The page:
By Youssef Sourgo
By Youssef Sourgo
Casablanca – “Identities: Understanding Islam in a Cross Cultural Context” is a cross-cultural collaborative project between student teams from both the Ben M’sik Community Museum (BMCM) located at the Faculty of Letters of Ben M’sik, Casablanca, and the Museum of History and Holocaust Education (MHHE), based at Kennesaw State University, in Georgia, the United States.
“Identities” is an online exhibition that has the goal of the eradication of misconceptions and pre-established stereotypes on Muslims and Islam through its diversely educational content. This content is an accumulation of collected data from a previous successful project between both BMCM and MHHE entitled “Creating Community Collaboration.”. The grant was funded by the American Association of Museums and the U.S. State Department’s Bureau of Educational and Cultural Affairs. The grant connected Moroccan students from BMCM and American students from MHHE in order to work together on collecting “oral histories” from representatives of each of those two communities.
The American and Moroccan museum teams had previously worked together on conducting surveys in their surrounding communities. The goal of these surveys was to identify misconceptions and stereotypes held about Muslims and Islam, and those held by Americans in relation to Islam. Additionally, thanks to the first grant, members of the American museum team from MHHE came on a visit to Morocco in order to continue work on the initial project, while at the same times educate themselves about Islam and the Moroccan culture. Equally, members of the Moroccan museum team from BMCM traveled to the U.S. for the same reasons.
The Identities project came, therefore, as a unification of the fruitful efforts invested by both the previous Moroccan and American teams from BMCM and MHHE. The collected oral histories, the results of the conducted surveys’ analysis and the accounts of both museum teams’ visit experiences in the U.S. and Morocco were collected to form the content of the online exhibition project: Identities.
The American Association of Museums and the U.S. State Department also funded a second grant, building on the success of the first project “Creating Communities,” and the efforts of the previous Moroccan and American teams. Thanks to this grant, the Identities project was made possible.
New volunteer student teams representing both the Moroccan BMCM and the American MHHE took over. With the oral histories that were already compiled by the previous teams, the new Moroccan team transcribed and translated those oral histories and interviews from Moroccan Arabic into English. Both teams also conducted a survey in the surrounding communities of their museums, adding, therefore, a second source of informative data for the online exhibition. Both the oral histories and surveys had something in common: they exhibited both the Moroccan and American communities’ perceptions of Islam and of each other’s culture.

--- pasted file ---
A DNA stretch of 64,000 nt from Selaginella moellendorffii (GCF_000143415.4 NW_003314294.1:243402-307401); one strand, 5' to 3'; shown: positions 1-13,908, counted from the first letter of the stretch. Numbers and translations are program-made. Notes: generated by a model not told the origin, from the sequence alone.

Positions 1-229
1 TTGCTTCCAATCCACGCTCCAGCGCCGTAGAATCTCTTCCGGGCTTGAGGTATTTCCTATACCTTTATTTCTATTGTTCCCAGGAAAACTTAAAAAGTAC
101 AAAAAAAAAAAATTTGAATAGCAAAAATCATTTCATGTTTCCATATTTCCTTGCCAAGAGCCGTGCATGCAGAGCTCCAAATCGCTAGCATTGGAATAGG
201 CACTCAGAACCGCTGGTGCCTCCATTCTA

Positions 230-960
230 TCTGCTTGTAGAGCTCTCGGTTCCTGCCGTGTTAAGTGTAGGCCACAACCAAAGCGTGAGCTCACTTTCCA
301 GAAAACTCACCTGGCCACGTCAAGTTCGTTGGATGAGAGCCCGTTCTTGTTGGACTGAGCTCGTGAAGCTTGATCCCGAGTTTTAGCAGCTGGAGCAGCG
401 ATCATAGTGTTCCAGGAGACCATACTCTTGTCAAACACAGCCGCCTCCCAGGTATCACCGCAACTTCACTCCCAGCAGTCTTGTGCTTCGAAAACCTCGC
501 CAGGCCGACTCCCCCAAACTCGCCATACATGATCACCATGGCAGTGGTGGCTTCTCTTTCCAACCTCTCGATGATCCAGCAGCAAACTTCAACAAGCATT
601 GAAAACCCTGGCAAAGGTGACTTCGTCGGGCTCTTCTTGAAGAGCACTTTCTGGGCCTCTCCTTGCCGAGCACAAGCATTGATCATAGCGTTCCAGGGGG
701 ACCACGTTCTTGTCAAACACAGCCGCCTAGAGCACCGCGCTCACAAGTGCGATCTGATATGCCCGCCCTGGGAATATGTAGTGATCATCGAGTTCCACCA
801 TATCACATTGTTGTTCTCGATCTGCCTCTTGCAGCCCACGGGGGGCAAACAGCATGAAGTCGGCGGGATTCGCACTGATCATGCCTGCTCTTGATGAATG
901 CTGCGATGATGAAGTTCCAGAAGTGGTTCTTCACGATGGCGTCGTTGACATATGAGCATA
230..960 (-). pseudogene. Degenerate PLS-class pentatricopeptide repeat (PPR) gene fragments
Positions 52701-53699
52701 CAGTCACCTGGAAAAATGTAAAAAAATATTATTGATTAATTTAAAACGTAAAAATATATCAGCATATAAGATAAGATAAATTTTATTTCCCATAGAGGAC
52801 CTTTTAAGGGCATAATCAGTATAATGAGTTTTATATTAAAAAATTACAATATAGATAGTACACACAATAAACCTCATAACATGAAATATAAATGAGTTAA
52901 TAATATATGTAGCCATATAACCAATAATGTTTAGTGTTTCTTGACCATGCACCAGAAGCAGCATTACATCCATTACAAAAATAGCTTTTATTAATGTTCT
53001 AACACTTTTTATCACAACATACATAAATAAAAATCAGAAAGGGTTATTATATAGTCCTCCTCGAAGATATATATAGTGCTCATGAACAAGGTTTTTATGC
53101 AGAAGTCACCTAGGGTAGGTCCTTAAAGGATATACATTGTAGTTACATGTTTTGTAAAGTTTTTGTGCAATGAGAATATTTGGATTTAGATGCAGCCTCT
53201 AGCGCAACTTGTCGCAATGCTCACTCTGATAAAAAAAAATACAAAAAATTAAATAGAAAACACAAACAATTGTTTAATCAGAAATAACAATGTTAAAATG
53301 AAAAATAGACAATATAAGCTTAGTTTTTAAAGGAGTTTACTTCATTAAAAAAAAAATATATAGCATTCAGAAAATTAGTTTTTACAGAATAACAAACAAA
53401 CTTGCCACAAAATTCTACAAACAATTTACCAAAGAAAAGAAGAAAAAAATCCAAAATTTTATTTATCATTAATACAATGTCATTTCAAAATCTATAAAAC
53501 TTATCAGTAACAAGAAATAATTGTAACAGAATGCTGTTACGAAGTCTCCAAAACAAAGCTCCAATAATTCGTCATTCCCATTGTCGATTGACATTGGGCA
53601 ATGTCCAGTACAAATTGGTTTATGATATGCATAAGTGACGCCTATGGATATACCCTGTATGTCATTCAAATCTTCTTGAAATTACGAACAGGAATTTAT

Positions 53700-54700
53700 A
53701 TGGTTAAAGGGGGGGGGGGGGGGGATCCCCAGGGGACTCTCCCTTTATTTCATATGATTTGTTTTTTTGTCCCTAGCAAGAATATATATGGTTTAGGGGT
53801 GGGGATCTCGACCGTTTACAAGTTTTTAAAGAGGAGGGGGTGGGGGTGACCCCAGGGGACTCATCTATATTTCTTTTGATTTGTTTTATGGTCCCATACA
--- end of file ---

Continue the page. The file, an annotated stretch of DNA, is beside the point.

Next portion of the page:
Afterwards, the Moroccan BMCM team welcomed the American MHHE team in Morocco. This time, workshops reuniting both teams were conducted at BMCM, in the Faculty of Letters of Ben M’sik, Casablanca. Those workshops sought to carry on both teams’ work to the next level, which is discussing both the form and content of the online exhibition. Adding to the collected oral histories and analysis of surveys, both teams had already accumulated a different sort of data in relationship to the themes of the online exhibition. This data were “photos” taken by both the Moroccan and American teams in their communities which focused on themes such as migration, identity, religion, tradition, belonging and community. Those themes served a very crucial purpose later on, as a section was devoted to them within the online exhibition.
After rigorous work on the various forms of collected data, discussing the content and design of the exhibition, the American MHHE team members traveled back home carrying with them fruitful results from their collaborative work with their partners in Morocco.